Religion Professor's Panel Discussion Explores "The State of Racism in America"
Professor James Kodera was a panelist at “Fifty Years Later: The State of Racism in America,” a gathering of the Episcopal Church
On November 16, faith leaders and educators gathered at St. Andrew’s Episcopal Cathedral in Jackson, Mississippi, for a conference titled “Fifty Years Later: The State of Racism in America.” Wellesley professor, The Rev. Dr. James Kodera, Professor of Religion, was among the conference panelists.
“Many important events in the history of the civil rights movement in our country occurred in Mississippi,” said Bishop Duncan Gray of the Diocese of Mississippi in a press release describing the conference. “We have been using the anniversaries of these events as a time of truth telling and a renewal of our commitment to racial reconciliation and justice.”
Kodera said the site was chosen to commemorate the assassination in June 1963 of Medgar Evers, who was assassinated while working for voter registration in Mississippi's capital.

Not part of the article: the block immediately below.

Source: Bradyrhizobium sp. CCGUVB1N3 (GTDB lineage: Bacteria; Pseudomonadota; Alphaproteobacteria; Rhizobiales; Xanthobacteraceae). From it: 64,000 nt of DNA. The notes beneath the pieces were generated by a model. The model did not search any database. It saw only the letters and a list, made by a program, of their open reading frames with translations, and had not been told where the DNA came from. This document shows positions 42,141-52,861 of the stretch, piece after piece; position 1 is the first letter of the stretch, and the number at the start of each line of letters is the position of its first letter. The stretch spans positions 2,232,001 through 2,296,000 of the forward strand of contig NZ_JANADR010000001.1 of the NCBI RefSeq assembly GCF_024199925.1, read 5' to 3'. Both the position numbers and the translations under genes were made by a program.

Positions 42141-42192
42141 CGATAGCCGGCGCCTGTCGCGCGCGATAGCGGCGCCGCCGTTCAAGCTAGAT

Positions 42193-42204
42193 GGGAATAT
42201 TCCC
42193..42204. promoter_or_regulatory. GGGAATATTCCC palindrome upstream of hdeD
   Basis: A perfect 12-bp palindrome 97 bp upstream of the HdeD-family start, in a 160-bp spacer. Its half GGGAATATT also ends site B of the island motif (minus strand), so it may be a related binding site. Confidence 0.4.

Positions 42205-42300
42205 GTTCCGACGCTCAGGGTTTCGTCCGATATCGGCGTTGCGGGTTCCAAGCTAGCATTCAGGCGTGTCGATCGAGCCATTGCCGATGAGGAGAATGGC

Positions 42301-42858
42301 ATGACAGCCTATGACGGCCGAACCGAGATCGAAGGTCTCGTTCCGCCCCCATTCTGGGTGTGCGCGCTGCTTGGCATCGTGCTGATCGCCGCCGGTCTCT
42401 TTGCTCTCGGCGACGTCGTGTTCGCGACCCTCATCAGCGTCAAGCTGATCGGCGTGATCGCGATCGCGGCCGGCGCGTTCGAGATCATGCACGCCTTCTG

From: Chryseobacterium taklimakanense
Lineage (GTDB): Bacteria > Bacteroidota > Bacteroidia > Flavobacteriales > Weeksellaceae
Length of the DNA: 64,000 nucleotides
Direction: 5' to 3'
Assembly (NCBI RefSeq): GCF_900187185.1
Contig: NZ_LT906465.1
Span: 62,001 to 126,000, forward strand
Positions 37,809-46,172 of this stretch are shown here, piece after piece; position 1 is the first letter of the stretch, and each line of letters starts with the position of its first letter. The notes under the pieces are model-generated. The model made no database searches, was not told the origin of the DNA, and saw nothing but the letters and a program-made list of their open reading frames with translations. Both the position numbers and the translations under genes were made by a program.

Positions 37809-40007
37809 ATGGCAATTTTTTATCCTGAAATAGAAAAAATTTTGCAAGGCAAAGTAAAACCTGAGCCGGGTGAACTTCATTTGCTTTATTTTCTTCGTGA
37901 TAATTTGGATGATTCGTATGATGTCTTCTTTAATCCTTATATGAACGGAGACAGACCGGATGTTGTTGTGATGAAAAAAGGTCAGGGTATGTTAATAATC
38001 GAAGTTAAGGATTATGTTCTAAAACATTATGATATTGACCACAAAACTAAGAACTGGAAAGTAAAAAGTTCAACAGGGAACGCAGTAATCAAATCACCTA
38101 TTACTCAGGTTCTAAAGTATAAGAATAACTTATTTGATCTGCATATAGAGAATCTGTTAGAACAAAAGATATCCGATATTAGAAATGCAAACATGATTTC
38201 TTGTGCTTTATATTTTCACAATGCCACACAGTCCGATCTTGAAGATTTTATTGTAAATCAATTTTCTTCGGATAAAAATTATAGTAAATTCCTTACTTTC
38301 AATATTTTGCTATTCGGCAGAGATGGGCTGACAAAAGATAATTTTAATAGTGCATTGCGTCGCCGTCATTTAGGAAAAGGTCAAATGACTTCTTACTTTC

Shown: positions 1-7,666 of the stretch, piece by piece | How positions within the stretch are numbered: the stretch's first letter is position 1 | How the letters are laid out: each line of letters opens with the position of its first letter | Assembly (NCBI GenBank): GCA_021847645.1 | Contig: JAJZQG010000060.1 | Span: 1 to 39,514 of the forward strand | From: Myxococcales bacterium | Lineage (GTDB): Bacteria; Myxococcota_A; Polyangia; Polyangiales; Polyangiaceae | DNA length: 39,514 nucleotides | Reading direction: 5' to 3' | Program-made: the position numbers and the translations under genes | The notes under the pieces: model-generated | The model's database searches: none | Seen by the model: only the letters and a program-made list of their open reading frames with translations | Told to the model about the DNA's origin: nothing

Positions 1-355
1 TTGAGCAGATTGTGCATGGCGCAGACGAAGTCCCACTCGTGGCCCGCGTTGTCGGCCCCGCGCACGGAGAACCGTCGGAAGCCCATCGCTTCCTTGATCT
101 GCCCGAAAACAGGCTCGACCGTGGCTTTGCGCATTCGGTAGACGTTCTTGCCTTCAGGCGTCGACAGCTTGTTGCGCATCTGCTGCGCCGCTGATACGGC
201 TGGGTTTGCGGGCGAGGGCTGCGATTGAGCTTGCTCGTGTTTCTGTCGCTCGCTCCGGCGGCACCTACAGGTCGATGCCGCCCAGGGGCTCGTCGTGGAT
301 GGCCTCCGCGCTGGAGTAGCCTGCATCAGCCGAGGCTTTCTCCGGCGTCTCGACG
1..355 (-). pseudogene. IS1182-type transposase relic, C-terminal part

Kodera, who was ordained in 1985, was the first Asian American ordained to the priesthood in the Episcopal Diocese of Massachusetts since its inception in 1784. “The panel on which I served included representatives of African American, Hispanic, Native American and Asian American communities in the United States,” Kodera said. His discussion was titled "Racism Through Another Lens: Yellow Peril, Enemy Aliens, Model Minority."
“Much of the information and insight I offered at the conference came from "Asian American Experience" (American Studies 151), which I first offered in 1994," Kodera said, "as well as from "Interning the 'Enemy Race': Japanese Americans in WWII" (American Studies 318), a seminar which I conceived shortly after "9/11" in 2001."
Visit the Episcopal Dioceses of Mississippi website for more information about the gathering.